The company no longer sells the Polonator but offers existing customers an "upgrade path" to the Max-Seq. Dover will still offer the Polonator platform for purchase directly, according to Adams. A Dover representative did not respond to a request for comment prior to deadline.
Max-Seq is essentially "an evolution" of the Polonator that "has taken all the good features of the Polonator and optimized it for SBS chemistry" from IBS, according to Jeremy Edwards, an early customer of the Polonator and a co-developer of its protocols. In addition, the software "is now very easy to run with a nice user interface," said Edwards, an associate professor of molecular genetics and microbiology at the University of New Mexico Health Sciences Center.
The three partners, who Edwards said he helped bring together, complement each other because Dover "can build very good instruments," IBS "has very nice chemistry" and Azco "provides sales and customer support," he said.
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Edwards has been running the IBS chemistry for about a year on the Polonator now and has been "very happy" with it because it is "very robust" and provides longer reads than the old SBL chemistry. He said he hopes to obtain a Max-Seq system in the near future, which he expects "should be much easier to use than the Polonator."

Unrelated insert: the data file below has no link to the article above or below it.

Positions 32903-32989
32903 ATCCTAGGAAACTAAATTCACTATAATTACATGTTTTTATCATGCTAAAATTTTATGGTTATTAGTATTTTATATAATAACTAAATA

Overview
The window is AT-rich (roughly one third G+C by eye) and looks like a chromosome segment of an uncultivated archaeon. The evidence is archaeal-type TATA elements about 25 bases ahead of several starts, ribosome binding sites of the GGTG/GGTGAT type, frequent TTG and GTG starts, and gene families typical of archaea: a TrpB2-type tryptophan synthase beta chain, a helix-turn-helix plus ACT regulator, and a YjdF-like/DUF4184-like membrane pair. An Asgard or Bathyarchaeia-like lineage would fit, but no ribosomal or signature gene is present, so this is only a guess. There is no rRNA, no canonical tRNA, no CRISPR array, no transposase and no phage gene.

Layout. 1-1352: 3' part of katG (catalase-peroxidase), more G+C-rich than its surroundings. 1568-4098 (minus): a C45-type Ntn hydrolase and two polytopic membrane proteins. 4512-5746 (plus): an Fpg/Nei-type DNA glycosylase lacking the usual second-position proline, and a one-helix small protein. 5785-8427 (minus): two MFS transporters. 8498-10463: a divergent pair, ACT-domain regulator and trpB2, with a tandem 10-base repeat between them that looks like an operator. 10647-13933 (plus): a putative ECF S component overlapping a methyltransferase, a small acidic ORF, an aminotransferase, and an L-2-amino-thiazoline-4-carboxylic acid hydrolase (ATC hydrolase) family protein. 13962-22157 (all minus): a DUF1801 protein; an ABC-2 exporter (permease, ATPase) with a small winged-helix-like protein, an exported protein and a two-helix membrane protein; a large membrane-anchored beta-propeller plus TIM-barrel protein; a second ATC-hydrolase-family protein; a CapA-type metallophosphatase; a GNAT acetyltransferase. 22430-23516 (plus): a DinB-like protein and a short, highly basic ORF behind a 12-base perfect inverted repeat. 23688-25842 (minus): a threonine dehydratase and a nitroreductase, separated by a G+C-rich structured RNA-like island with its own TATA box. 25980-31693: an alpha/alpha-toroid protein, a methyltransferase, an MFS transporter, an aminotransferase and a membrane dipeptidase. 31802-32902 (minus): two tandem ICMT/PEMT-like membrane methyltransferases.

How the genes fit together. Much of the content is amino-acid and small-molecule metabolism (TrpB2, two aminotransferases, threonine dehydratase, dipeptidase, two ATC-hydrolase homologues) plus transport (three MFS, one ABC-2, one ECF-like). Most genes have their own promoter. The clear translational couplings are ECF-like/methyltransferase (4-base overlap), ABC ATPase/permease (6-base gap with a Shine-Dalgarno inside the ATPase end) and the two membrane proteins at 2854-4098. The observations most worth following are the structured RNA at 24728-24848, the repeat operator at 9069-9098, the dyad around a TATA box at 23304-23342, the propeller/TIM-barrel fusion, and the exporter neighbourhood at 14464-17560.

Some potential customers are cautious about the new platform. Vladimir Benes, head of the genomics core facility at the European Molecular Biology Laboratory in Heidelberg, said that a list price 10 percent below the GAIIx "is still too high to make Max-Seq with its present specifications a serious competitor to other platforms." He also said he was concerned that the description of rolling circle, or rolony, library construction on Azco's website appears to contain unattributed material from Complete Genomics.
According to marketing material for the instrument, the Max-Seq currently generates between 2.6 gigabases and 66 gigabases of high-quality sequence data from unpaired reads that are between 35 and 55 base pairs long. Azco currently offers kits for both 35-base and 55-base reads and plans to launch kits for longer reads "in the future."
In addition, it still offers SBL reagent kits originally designed for the Polonator, which can be used on a "specially SBL-configured Max-Seq instrument." The company noted, however, that it plans to phase out these SBL kits.